So Jim is right that Romney was viewed as a superior LEADER to Obama after the debate. Leadership overcomes partisanship. Leadership gets results.

That plays to Romney’s REAL strengths: He’ll be all about mending—not ending—our entitlements, through market-based reforms that will be optional at first (or until we’re sure they work). His alternative to Obamacare will deal with that prickly pre-existing condition issue, which is one big problem with our present pre-ObamaCare system. He doesn’t want to cut revenues but cut the tax rates—so that the rich actually pay more in a way they can believe in. President Romney will get all this done in a way that brings in genuine leaders from both parties. He isn’t animated by the ideological hostility of Tea Partiers and libertarians to the welfare state as such. He’s a fairly confident supply-sider nonetheless.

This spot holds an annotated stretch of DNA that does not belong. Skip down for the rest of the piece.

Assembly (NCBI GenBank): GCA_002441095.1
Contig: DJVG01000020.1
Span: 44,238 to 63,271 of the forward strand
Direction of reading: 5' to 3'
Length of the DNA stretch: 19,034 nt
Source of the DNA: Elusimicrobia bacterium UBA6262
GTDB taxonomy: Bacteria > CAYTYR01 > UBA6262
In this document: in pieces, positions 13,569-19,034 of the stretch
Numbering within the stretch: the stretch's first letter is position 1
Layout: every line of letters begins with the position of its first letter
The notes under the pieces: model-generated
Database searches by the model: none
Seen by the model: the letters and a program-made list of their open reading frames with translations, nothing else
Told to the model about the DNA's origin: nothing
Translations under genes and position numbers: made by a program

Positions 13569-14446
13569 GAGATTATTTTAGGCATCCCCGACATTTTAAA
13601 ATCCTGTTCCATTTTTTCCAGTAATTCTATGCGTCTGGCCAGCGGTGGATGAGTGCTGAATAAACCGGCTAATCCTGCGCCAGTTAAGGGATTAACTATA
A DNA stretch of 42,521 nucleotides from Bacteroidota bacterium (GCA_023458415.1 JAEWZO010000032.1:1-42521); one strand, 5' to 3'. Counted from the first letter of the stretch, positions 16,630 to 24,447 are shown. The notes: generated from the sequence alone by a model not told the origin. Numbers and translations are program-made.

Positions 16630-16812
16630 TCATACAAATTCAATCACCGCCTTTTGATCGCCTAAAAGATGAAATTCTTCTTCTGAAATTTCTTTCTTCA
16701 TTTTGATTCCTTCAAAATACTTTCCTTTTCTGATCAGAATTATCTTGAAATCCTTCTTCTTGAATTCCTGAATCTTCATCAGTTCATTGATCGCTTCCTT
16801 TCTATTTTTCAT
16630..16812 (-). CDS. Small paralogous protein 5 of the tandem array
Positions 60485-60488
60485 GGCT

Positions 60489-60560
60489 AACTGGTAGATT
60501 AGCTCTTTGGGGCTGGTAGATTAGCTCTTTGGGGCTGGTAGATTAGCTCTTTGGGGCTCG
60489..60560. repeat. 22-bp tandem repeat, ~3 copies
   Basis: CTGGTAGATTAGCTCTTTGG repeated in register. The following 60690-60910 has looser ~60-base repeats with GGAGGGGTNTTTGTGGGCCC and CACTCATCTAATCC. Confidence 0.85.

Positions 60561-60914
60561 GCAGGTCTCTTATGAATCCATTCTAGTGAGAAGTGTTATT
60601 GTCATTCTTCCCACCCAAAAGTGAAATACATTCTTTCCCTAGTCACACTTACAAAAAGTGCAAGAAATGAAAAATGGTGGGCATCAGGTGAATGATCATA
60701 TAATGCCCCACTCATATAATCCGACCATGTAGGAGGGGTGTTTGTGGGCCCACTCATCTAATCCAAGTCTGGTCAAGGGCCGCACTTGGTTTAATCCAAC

But I’m surprised Jim didn’t add that Romney’s highest rating on the approval-meter lurking beneath the candidates on the CNN screen was over his riff on the Constitution, the Declaration, rights, and such stuff. It’s easy to see how his branders could improve this message with the phrase “limited government” and a little (not too much) more specificity on the rights to life and (religious) liberty.

So Romney is winning to the extent he can combine the post-partisanship of a leader (a quality formerly attributed to the president) with a kind of constitutionalism that’s not an attack on our safety nets as soft despotism.

For the record, I actually admired the president embracing ObamaCare as his own, intertwining its fate with his fate.

blog comments powered by Disqus